Al Hārithah
After providing all the funding for The Brain from Top to Bottom for over 10 years, the CIHR Institute of Neurosciences, Mental Health and Addiction informed us that because of budget cuts, they were going to be forced to stop sponsoring us as of March 31st, 2013.

We have approached a number of organizations, all of which have recognized the value of our work. But we have not managed to find the funding we need. We must therefore ask our readers for donations so that we can continue updating and adding new content to The Brain from Top to Bottom web site and blog.

Please, rest assured that we are doing our utmost to continue our mission of providing the general public with the best possible information about the brain and neuroscience in the original spirit of the Internet: the desire to share information free of charge and with no adverstising.

Whether your support is moral, financial, or both, thank you from the bottom of our hearts!

Bruno Dubuc, Patrick Robert, Denis Paquet, and Al Daigen




Baraut

Sunday, 25 March 2018
The Many Events Without Which We Wouldn’t Be Here To Talk About Them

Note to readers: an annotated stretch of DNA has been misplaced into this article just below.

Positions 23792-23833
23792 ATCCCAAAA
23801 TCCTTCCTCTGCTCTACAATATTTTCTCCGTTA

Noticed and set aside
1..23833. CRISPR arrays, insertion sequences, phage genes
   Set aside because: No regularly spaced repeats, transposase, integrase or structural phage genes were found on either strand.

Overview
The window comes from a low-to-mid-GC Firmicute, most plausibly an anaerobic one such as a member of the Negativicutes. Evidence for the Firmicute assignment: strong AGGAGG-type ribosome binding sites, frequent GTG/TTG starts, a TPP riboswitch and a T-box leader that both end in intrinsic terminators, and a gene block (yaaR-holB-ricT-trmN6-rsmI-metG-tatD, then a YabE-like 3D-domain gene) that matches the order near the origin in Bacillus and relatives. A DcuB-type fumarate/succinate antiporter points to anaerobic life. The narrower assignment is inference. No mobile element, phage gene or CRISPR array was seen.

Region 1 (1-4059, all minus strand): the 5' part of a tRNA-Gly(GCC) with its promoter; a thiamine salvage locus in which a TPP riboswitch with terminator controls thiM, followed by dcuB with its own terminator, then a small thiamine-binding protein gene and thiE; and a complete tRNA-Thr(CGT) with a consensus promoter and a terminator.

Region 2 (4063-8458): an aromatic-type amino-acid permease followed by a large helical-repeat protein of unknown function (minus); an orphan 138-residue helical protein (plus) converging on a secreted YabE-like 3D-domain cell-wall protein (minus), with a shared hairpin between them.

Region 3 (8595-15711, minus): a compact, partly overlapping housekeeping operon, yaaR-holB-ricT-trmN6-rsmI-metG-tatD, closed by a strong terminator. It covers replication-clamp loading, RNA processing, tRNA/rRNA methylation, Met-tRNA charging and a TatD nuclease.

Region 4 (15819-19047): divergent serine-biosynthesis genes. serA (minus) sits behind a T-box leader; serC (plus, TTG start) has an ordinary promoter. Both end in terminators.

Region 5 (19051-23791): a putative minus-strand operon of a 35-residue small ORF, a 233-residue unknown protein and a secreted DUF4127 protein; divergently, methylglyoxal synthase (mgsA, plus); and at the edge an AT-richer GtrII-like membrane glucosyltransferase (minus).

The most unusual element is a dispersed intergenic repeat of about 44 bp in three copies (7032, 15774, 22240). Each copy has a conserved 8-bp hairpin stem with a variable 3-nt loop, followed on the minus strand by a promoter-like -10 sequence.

In the course of evolution, there have been many times when the future existence of my brain as I write these lines and yours as you read them has hung by the slenderest thread. Without the events, many of them quite unlikely, that occurred at these times, we would not be here today to speculate about their nature (or at least not in our current form). (more…)

From the Simple to the Complex | No comments


Wednesday, 7 March 2018
“Winner effect” Makes Subordinate Mice Dominant

This week I’d like to tell you about an order Lyrica from canada experiment by Hailan Hu and his team at Zhejiang University, in China. These researchers used optogenetic methods and various wavelengths of light to excite or inhibit, on command, a particular population of neurons in the dorsomedial prefrontal cortex (dmPFC) of mice. (These neurons receive their natural inputs from the mediodorsal portion of the thalamus.) When the researchers excited these neurons in previously subordinate mice, they began to win confrontations with previously dominant mice, forcing them to retreat in a tube resembling a narrow tunnel (see photo above) and let them pass first. (more…)

Pleasure and Pain | No comments